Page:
Chinese documentary Hooligan Sparrow has been garnering intentional praise after its world premiere at the Sundance Film Festival in the US. Starring the eponymous Sparrow, aka outspoken women’s rights icon Ye Haiyan, the film follows a group of activists as they wage a war against corruption and sexual violence in China.
Originally from a village in Jiangxi, director Nanfu Wang moved to the US in 2011 to study documentary filmmaking, returning to China in 2013 with plans to document Chinese sex workers. But Wang shares that the documentary evolved once Ye’s team of activists got involved in a scandal in Hainan, where a school principal and a government official were alleged to have raped six girls aged 11-14. Using a hidden camera on a pair of glasses, Wang was able to record the intimidation and violence directed at her and others in Ye’s team.
I was interested in Chinese sex workers’ story, their life and rights. So I contacted Ye Haiyan.
I realised that she was not working with any sex workers at the moment. But I didn’t stop and say, ‘This is not the film I wanted to make.’
I kept filming because I believed that someone needed to record what was happening and share it with the world.
I was surrounded and threatened by screaming mobs. They demanded that I give them my footage. I was never arrested, but seeing the activists being detained and knowing that I could be next made me live in a constant state of fear as I was working on this project.
Shot from May to August 2013, Hollywood Sparrow wrapped up post-production editing just last November. In January, it was screened at six venues in the US, apparently to rave reviews.
Now safely residing in New York, Wang also aspires for Hooligan Sparrow to be shown in Hong Kong and the mainland.
However, she also admits to being “very concerned” about the welfare of those depicted in the documentary, including human rights lawyer Wang Yu, who was formally arrested in January on charges of subversion after being in police detention since July.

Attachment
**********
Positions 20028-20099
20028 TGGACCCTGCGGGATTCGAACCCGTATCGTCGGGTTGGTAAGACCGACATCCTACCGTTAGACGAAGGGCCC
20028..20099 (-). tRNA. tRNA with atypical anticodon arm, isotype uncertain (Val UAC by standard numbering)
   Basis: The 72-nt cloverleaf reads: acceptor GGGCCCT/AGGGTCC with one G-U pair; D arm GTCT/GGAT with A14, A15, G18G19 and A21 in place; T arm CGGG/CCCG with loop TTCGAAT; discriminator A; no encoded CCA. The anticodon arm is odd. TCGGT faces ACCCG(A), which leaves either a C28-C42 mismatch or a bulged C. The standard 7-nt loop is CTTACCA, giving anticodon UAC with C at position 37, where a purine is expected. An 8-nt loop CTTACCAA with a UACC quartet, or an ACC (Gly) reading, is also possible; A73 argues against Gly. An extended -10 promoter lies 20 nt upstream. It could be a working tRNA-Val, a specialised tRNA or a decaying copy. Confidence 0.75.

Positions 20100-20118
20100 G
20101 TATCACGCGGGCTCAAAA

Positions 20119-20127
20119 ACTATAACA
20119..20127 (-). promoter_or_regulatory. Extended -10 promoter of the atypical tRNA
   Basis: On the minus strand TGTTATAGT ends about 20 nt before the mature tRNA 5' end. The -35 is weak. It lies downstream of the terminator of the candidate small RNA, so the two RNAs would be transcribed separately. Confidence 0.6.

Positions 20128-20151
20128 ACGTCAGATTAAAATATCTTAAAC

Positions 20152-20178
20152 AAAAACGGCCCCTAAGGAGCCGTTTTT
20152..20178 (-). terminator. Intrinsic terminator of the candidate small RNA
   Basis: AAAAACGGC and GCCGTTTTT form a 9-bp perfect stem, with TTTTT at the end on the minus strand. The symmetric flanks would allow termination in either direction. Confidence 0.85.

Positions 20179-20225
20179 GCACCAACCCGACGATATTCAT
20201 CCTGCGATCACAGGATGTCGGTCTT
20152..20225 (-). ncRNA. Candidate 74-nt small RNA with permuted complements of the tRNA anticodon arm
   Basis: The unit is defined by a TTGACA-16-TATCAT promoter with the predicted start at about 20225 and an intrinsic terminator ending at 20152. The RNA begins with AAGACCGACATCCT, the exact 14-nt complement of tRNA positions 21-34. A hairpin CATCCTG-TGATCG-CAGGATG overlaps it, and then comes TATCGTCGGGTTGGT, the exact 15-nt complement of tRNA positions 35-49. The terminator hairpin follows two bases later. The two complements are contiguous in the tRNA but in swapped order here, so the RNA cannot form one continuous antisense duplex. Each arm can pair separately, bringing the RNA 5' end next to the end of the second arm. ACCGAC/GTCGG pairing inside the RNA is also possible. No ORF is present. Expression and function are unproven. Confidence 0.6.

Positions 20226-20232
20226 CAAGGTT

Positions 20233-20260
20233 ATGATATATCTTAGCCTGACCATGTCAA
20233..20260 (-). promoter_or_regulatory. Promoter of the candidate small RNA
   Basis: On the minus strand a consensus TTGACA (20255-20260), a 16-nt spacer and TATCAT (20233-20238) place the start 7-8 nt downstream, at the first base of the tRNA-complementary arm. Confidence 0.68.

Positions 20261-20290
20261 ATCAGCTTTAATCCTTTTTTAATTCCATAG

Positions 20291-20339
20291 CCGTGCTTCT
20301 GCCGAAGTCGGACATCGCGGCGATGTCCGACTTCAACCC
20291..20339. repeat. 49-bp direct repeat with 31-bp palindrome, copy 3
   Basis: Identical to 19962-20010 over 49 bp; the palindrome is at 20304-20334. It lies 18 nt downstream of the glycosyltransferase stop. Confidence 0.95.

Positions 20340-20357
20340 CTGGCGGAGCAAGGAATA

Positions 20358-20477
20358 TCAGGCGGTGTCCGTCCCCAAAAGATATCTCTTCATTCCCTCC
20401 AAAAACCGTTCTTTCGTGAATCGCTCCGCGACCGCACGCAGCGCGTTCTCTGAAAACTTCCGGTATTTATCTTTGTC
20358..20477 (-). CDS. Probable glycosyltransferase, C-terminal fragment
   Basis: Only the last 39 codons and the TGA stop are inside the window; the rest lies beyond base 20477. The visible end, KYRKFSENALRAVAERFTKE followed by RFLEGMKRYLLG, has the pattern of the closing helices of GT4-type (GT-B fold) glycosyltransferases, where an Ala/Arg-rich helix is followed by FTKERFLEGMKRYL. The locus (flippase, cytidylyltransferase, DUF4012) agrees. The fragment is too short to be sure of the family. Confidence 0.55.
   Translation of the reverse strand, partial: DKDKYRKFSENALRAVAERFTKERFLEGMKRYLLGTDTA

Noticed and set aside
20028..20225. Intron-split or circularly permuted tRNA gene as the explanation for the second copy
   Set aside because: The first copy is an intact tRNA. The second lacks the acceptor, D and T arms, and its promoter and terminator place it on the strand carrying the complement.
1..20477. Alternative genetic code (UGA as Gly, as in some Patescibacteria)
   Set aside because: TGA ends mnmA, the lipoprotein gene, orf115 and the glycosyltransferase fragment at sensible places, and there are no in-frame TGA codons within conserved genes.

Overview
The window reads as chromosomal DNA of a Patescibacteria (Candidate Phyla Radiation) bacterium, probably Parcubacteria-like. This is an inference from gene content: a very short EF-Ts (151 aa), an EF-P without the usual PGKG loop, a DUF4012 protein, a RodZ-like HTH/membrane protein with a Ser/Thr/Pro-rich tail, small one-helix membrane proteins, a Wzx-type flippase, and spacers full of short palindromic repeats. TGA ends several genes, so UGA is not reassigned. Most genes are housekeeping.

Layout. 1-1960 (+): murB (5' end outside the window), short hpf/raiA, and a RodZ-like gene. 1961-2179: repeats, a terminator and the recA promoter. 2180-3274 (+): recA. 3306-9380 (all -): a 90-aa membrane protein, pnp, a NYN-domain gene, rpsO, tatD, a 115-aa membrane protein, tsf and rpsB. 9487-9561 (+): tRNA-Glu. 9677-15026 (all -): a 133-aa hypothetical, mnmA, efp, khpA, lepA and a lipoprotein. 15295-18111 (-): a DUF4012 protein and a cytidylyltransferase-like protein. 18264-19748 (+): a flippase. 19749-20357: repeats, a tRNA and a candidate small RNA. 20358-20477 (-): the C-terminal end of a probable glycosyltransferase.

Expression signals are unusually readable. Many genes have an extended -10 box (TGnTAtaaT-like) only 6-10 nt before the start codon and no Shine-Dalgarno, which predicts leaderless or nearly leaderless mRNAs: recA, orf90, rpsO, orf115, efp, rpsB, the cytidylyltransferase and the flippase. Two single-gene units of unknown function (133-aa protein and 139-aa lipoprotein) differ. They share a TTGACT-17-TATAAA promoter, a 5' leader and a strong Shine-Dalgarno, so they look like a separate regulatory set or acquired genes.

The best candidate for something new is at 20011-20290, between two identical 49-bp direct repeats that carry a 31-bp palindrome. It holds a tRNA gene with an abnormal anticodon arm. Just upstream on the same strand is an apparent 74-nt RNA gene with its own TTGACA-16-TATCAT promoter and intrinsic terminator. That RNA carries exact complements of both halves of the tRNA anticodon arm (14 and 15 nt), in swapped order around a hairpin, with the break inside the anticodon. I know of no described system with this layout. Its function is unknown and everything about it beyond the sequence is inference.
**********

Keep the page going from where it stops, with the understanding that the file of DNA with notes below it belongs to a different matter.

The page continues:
Meanwhile, Hooligan Sparrow herself is reportedly carrying on her work in Wuhan, “still speaking out actively online” even after being punished with the confiscation of her passport in 2014. “I hope the film will raise awareness of her situation and allow people to see who she really is and what she does,” Wang expressed.
Here’s an excerpt from the Hollywood Reporter’s film review:
This guerrilla-style documentary is brave. The filmmaker, Nanfu Wang, also was subject to Chinese suppression and had to shoot this doc on the sly. Wang was under constant pressure, her equipment destroyed and her person threatened. Utilizing hidden-camera subterfuges and deceptively placed microphones, Wang has managed to uncover in the process another human-rights outrage in China, the thug-like nature of government’s intrusion into private lives.
Nearly the entire film is shot with hand-held cameras, with only personal interviews conducted in a non-hostile situation. Throughout, Wang makes a virtue out of necessity: Her on-the-run scoping and jarring cuts infuse the film with a sense of desperate danger befitting its subject matter.